If your child is hurt or unwell and you suspect abuse, it is very important to seek help straight away.

If your child needs urgent help, take them straight to the emergency department of your local hospital.  If you're not sure how serious the injury is, it is best to go to the hospital. The doctors and nurses there can check your child and make sure they are OK. 

If you don't think it's an emergency, there are a number of people who you can see. This could be a health professional such as your family doctor, school or Plunket nurse, or midwife.

Who will be involved?

If you take your child to hospital, a health professional with special skills will see your child.

They will examine your child and may do some tests. It depends on the type of harm to your child. The health professional will talk with you about everything and explain what's happening. 

Specialist services in some areas

In some areas, there are also other specialist health services who can help.

Auckland has Te Puaruruhau  - a  service for children and young people who have experienced abuse or neglect. This service is is in a building together with the police child protection team and Oranga Tamariki. You can contact the service yourself (on 09 307 2860 during working hours) or through other professionals such as your family doctor.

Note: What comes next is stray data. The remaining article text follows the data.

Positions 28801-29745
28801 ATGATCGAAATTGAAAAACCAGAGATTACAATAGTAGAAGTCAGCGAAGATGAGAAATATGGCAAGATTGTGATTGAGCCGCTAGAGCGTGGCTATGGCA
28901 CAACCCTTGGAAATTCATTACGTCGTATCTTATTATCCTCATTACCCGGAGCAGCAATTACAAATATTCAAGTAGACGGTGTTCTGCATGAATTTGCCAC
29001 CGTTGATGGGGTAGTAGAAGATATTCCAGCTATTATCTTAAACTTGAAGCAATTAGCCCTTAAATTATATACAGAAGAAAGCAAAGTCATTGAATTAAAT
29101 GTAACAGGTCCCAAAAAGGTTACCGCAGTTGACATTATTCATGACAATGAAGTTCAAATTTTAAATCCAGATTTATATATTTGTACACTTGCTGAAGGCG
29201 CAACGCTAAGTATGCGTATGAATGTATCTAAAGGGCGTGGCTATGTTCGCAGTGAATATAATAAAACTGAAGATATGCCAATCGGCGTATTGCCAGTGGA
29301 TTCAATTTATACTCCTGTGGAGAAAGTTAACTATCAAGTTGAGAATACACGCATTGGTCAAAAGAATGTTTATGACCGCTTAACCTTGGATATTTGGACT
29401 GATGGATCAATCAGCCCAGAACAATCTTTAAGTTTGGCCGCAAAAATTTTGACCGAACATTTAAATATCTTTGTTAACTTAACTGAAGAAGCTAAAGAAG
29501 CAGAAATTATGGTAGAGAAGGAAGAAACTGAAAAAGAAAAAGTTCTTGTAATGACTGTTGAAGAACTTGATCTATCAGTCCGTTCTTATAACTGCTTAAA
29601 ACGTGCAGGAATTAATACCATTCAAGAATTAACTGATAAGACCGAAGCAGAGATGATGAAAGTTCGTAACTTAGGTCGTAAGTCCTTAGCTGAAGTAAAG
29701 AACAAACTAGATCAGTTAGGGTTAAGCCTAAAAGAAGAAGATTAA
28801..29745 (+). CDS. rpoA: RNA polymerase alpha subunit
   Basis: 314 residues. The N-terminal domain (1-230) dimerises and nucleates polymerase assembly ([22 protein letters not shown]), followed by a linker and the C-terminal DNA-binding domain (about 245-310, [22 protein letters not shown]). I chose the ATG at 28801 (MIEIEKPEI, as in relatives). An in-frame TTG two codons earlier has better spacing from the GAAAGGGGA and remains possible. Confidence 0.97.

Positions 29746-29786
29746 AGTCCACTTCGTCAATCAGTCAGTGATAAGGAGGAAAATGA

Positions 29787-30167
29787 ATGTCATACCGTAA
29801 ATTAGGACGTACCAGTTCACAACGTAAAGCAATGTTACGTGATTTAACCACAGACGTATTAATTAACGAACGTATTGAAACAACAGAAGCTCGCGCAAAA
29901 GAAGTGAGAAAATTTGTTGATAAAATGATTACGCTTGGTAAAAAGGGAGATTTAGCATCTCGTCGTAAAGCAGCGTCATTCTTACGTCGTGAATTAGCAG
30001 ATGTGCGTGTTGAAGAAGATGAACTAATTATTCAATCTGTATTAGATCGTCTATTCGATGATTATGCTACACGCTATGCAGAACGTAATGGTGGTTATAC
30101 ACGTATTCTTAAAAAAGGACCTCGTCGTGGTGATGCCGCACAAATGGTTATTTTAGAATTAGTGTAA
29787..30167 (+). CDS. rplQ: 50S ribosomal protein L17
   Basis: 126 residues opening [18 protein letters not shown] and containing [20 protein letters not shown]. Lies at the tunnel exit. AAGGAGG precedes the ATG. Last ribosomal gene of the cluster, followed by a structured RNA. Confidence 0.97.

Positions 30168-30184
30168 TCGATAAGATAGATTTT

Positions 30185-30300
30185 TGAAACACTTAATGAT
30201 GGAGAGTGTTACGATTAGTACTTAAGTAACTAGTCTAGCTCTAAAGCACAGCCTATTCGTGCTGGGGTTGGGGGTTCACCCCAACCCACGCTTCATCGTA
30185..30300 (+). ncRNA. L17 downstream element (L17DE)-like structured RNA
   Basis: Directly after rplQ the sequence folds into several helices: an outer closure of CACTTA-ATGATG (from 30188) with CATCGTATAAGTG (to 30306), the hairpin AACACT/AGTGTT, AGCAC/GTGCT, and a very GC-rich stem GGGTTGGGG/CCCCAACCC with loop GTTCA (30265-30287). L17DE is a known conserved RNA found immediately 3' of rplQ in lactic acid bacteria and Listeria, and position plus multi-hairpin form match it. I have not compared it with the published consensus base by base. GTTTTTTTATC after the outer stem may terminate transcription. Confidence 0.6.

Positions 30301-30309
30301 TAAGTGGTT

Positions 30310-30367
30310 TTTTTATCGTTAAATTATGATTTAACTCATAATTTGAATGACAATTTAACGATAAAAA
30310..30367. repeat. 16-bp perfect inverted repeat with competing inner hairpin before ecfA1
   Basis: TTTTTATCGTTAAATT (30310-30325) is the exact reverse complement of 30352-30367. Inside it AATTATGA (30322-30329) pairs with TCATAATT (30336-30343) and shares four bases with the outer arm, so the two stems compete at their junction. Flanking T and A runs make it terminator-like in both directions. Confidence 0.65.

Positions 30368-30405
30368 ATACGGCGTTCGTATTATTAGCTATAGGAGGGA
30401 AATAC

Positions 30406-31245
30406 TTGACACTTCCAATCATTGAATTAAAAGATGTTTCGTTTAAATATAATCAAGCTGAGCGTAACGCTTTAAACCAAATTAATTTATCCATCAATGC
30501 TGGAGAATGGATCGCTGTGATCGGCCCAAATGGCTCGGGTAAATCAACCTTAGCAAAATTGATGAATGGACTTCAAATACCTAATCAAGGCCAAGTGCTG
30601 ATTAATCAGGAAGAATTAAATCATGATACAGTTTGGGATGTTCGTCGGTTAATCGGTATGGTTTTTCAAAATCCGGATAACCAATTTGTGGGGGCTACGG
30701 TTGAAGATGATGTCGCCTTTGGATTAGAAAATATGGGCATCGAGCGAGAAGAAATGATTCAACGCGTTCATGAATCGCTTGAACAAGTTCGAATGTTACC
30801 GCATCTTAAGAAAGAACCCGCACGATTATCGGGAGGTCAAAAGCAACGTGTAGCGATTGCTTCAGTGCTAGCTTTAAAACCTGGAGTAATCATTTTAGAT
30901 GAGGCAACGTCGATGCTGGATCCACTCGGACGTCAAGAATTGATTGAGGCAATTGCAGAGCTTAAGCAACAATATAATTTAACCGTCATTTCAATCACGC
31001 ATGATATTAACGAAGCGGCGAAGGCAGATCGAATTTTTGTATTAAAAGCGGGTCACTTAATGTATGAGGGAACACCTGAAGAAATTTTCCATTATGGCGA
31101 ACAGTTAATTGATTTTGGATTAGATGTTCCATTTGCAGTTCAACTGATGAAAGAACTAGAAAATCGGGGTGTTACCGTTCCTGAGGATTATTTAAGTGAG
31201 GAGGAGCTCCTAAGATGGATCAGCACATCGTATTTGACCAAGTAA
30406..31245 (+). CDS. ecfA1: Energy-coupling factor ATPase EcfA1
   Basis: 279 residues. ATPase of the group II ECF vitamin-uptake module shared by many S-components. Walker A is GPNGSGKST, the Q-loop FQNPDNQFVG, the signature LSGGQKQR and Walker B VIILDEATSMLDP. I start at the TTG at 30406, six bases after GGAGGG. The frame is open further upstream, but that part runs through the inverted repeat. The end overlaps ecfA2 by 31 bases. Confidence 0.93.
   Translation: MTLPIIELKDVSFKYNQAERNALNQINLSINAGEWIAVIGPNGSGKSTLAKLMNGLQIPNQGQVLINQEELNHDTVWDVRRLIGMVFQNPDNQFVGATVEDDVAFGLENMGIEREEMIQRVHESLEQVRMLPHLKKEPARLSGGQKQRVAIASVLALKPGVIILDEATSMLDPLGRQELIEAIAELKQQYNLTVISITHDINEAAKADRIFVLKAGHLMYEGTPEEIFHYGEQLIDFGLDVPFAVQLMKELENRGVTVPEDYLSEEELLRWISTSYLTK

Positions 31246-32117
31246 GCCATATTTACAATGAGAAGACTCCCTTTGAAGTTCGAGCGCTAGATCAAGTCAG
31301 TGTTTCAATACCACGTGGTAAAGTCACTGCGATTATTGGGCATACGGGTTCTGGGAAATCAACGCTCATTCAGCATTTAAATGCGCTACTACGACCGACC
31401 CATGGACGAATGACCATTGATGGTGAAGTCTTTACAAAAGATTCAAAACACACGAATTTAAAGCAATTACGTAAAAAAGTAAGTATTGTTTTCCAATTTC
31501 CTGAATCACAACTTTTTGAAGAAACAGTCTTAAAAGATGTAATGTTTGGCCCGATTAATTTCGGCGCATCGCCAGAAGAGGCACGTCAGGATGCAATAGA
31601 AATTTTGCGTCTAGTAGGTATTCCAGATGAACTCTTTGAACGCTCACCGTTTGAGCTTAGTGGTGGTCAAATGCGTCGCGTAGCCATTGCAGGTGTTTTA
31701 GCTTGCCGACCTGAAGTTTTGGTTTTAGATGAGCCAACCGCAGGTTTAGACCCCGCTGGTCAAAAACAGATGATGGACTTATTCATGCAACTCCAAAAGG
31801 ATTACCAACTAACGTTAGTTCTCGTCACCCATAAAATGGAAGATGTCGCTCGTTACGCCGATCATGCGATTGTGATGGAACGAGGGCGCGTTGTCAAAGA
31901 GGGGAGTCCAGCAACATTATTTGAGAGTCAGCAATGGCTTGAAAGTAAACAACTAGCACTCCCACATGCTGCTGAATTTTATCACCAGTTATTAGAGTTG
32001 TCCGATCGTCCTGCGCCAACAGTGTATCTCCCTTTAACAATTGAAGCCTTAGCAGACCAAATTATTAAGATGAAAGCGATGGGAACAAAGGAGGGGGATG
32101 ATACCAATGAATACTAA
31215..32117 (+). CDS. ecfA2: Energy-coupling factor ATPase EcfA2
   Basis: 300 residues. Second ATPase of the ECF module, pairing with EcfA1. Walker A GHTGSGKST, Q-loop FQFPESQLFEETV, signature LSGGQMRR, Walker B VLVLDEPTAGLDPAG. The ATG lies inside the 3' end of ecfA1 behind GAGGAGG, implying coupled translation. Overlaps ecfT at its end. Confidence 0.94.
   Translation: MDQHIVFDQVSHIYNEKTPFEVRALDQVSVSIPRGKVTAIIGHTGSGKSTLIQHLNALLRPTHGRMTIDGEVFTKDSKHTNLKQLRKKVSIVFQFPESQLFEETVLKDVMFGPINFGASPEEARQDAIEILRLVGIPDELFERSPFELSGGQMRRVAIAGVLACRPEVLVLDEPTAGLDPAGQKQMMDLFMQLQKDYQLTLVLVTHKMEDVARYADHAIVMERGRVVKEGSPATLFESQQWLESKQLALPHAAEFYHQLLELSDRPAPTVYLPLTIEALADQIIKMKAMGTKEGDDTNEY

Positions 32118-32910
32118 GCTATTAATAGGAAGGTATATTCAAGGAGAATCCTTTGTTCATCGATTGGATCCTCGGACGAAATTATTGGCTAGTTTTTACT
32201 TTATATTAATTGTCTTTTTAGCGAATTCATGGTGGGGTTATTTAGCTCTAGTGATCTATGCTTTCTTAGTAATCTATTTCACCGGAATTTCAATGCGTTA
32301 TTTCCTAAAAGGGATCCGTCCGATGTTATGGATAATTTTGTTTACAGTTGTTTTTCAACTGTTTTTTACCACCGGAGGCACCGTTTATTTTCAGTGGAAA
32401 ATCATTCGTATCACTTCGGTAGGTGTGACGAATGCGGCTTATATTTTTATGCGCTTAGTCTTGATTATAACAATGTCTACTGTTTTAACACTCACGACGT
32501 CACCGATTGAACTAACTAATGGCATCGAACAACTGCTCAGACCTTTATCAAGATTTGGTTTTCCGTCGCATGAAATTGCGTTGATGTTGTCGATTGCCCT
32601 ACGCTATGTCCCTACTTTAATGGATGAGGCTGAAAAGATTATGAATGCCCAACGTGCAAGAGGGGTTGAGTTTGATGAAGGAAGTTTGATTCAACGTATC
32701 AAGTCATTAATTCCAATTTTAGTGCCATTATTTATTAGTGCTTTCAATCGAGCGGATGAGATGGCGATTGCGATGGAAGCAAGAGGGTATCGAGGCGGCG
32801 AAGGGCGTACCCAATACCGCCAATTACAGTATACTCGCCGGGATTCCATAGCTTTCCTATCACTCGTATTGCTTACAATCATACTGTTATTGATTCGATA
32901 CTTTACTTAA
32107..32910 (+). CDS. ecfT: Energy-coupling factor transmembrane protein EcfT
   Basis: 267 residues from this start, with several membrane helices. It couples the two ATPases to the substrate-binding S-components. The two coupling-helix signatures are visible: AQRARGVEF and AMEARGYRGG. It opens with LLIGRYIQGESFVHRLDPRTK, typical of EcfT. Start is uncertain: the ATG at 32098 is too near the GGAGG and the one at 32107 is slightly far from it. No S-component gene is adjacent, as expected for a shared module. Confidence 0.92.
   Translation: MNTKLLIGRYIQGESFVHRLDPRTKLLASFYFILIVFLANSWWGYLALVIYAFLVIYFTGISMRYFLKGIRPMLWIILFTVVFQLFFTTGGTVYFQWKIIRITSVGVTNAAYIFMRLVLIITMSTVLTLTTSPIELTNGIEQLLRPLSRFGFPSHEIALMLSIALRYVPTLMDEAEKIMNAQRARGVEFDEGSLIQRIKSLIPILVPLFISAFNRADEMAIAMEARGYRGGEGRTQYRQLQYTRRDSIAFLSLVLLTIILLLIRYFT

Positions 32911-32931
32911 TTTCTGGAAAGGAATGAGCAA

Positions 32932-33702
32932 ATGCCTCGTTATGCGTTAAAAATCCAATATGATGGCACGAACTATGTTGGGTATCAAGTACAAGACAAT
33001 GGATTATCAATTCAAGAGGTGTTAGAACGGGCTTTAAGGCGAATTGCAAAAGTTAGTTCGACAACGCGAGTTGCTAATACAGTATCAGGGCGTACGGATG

You can ask your family doctor about other services available near you. 

In some areas of New Zealand, there are 'children's teams'. These teams were set up to give children and families/whānau the help they need quickly. Someone from the team  will sit down with you, your child and your family/whānau and talk to you about your child and their needs. 

What will happen if my child goes to the doctor about sexual abuse or assault?

The Doctors for Sexual Abuse Care website provides information for families and children on the medical care and assessment of sexual abuse and assault. Their leaflet 'Going to the doctor (PDF, 480KB)' provides information under the following headings:

  • why does my child need to see a doctor?
  • what sort of doctor will my child see?
  • what happens in the examination?
  • what tests are needed?
  • will the examination hurt?
  • what genital (or anal) injuries are likely?
  • can there be any permanent problems?
  • can I ask questions and discuss worries?
  • what other agencies need to be involved?
  • who will be given information about the examination?

Surviving sexual abuse